COMPARATIVE EXAMPLE 1: PREPARATION OF A PEA PROTEIN ACCORDING TO THE PRIOR ART WO2015071499

0.8 kg of peas are employed. The external fibers of the peas are first of all separated from the seeds by crushing (mechanical separation of the external hull and the pea seed) and skin removal (sorting of the external hulls and of the pea seeds using compressed air). The peas are then subjected to lactic fermentation in drinking water containing 108 cfu of the Lactobacillus fermentum strain. The fermentation was carried out in anaerobic mode, in a closed chamber, containing 400 kg of peas per m3, without degassing, at 40° C., until a pH of 4.2 was reached. The peas are subsequently separated from the fermentation medium by filtration and are then rinsed with an equivalent volume of demineralized water. The peas are introduced into the chamber of a mill of Robot Coupe Blixer 4VV type. Milling of the pea is carried out at maximum speed for 1.5 minutes. Then, while still milling at maximum speed, a certain amount of demineralized water is added over a period of 3 minutes in order to reach approximately 20% DM in the end. Finally, the milling is continued for a period of 0.5 minute. A homogeneous water/pea milled product is obtained. This milled product titrating approximately 20% DM is centrifuged for 5 min at 5000 g. The supernatant, in which the proteins are concentrated, is heated at 75° C. for 15 sec. The supernatant is subsequently adjusted to pH 4.7 in order to obtain an isoelectric flocculation of the proteins. The protein flock is recovered by centrifuging at 5000 g for 5 min. The final product is lyophilized, which product will be referenced “Pea protein of the prior art according to comparative example 1”.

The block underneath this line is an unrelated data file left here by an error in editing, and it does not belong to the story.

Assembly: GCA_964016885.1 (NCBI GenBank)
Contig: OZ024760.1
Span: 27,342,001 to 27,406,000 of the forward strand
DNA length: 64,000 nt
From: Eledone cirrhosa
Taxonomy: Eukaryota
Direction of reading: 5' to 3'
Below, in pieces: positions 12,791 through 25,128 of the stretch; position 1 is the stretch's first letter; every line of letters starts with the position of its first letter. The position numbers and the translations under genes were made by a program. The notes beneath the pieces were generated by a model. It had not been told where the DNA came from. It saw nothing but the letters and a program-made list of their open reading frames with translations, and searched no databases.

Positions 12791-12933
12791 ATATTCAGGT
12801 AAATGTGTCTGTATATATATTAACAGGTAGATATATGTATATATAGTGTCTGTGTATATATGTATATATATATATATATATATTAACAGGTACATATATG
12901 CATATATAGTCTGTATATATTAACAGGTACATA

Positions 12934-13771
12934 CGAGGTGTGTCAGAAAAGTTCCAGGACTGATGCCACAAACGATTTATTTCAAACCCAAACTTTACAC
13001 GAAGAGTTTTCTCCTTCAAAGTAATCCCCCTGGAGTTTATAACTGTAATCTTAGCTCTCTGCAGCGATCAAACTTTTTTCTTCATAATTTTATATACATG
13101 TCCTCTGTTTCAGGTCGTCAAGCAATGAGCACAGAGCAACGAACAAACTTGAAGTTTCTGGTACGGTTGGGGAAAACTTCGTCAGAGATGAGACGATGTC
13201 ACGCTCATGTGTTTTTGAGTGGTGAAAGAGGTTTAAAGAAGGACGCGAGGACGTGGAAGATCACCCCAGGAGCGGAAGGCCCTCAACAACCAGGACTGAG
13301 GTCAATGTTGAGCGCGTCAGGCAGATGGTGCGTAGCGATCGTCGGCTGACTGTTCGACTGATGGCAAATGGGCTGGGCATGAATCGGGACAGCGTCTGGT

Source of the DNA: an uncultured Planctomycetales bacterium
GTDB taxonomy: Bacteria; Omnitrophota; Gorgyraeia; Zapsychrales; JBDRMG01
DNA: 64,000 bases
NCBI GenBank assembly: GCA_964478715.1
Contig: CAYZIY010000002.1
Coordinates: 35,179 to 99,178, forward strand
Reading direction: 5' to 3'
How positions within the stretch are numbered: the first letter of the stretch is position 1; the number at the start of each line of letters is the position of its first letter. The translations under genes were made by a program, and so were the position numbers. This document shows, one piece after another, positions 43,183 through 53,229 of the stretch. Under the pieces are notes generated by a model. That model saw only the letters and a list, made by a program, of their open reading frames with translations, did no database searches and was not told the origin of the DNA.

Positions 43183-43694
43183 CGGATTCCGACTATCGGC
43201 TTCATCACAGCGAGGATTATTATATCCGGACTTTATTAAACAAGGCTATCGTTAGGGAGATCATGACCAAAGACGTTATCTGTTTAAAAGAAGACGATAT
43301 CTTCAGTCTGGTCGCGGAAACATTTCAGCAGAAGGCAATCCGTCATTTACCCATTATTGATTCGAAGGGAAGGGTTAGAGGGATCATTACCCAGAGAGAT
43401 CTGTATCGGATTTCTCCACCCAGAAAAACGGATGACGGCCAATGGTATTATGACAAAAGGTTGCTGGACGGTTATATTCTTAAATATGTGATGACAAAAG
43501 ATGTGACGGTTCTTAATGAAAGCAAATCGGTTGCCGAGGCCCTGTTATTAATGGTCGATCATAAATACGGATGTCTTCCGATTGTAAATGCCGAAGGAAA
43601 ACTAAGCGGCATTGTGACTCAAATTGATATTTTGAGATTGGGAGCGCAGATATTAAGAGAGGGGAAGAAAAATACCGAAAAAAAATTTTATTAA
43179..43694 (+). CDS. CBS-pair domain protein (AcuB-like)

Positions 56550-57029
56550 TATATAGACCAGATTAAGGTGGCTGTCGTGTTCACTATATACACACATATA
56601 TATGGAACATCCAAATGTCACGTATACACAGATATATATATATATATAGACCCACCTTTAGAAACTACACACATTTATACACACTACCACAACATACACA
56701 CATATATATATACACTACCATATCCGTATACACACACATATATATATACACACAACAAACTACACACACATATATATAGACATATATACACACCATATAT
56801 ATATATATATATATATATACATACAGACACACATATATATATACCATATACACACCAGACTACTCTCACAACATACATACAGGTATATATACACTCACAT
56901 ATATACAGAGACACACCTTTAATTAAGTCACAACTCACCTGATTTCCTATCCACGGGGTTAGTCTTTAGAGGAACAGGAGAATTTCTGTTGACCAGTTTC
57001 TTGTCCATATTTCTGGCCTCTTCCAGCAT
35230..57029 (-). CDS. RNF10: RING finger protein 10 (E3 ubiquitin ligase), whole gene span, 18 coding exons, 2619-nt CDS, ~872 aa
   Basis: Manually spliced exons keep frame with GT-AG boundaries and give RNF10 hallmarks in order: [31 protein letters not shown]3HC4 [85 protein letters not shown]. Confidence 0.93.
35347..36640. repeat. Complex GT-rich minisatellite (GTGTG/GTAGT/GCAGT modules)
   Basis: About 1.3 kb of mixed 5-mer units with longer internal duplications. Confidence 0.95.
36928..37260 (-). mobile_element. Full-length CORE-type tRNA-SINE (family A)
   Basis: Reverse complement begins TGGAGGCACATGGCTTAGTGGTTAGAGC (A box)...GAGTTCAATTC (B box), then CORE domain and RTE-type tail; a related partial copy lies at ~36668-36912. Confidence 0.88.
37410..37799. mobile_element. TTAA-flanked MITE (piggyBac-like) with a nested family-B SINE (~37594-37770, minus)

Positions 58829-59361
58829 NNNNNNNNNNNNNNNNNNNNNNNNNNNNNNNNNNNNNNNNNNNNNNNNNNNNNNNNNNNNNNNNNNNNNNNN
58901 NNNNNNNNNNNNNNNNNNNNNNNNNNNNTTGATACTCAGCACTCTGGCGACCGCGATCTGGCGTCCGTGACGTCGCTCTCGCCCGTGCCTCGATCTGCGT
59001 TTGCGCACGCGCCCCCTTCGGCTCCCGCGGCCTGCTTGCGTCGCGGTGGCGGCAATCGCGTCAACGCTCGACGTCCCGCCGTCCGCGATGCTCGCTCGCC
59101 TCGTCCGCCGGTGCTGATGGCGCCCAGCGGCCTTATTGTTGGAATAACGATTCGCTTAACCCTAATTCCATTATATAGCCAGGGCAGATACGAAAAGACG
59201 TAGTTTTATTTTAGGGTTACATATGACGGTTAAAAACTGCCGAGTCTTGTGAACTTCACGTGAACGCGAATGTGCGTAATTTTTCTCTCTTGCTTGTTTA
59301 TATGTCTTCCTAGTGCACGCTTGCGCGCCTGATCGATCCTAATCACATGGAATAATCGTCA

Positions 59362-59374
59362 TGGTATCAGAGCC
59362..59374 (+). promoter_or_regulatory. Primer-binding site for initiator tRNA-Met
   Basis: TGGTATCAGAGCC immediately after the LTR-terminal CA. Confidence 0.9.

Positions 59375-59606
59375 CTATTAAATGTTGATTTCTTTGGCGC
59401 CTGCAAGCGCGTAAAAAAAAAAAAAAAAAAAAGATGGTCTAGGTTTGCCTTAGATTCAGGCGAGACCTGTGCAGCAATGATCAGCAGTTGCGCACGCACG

COMPARATIVE EXAMPLE 2: PREPARATION OF A PEA PROTEIN ACCORDING TO THE PRIOR ART WO2017120597

90 g of Nutralys® S85F (commercial pea protein isolate) is mixed with 750 g of drinking water in a stirred receptacle. The pH is adjusted to 9 by addition of 6N sodium hydroxide and the mixture is thus stirred for 5 min. A sufficient amount of 4M CaCl2 is subsequently added in order to obtain a concentration of CaCl2 of 30 mM. The pH is subsequently adjusted to 4.6 with 6N hydrochloric acid. The solution is centrifuged for 5 min at 2200 g. The supernatant is removed and the pellet is washed by introduction of an amount of water corresponding to 15 times the weight of pellet. The solution is centrifuged again for 5 min at 2200 g. The pellet is recovered and then lyophilized. The final product will be referenced “Pea protein of the prior art according to comparative example 2”.

EXAMPLE 2: METHODOLOGY OF A SENSORY PANEL WHICH MAKES IT POSSIBLE TO DISTINGUISH THE FLAVORS OF PEA PROTEINS

The panel is made up of 30 people who are experts in tasting pea protein in water.
The products were suspended at 5% by weight in Evian® brand water, with 0.3% by weight of sucrose, and homogenized using a hand-held blender.
They are subsequently presented to the panelists at ambient temperature.
The tasting conditions were as follows:

    • in the sensory analysis laboratory: individual tasting cubicles, white walls, calm atmosphere (to facilitate concentration);
    • white light (to have exactly the same view of the product);
    • at the end of the morning or the afternoon (to be at the height of the sensory capabilities);
    • products rendered anonymous with a three-figure code (to prevent the code from influencing the assessment of the products);
    • products presented in a random order (to prevent order and persistence effects).
      The methodology employed to compare the products was Free-Choice Profiling (Williams and Langron, 1984). It is a matter of comparing the products with one another by carrying out a succession of gradings: the panelists choose the descriptors which seem to them to be the most relevant for distinguishing the products from one another and grade the products according to these descriptors, as shown in the table below:

not quite quite Sensory perceived weak weak medium strong strong descriptor 0 1 2 3 4 5 Pea smell 457 678 910 133 452 . . .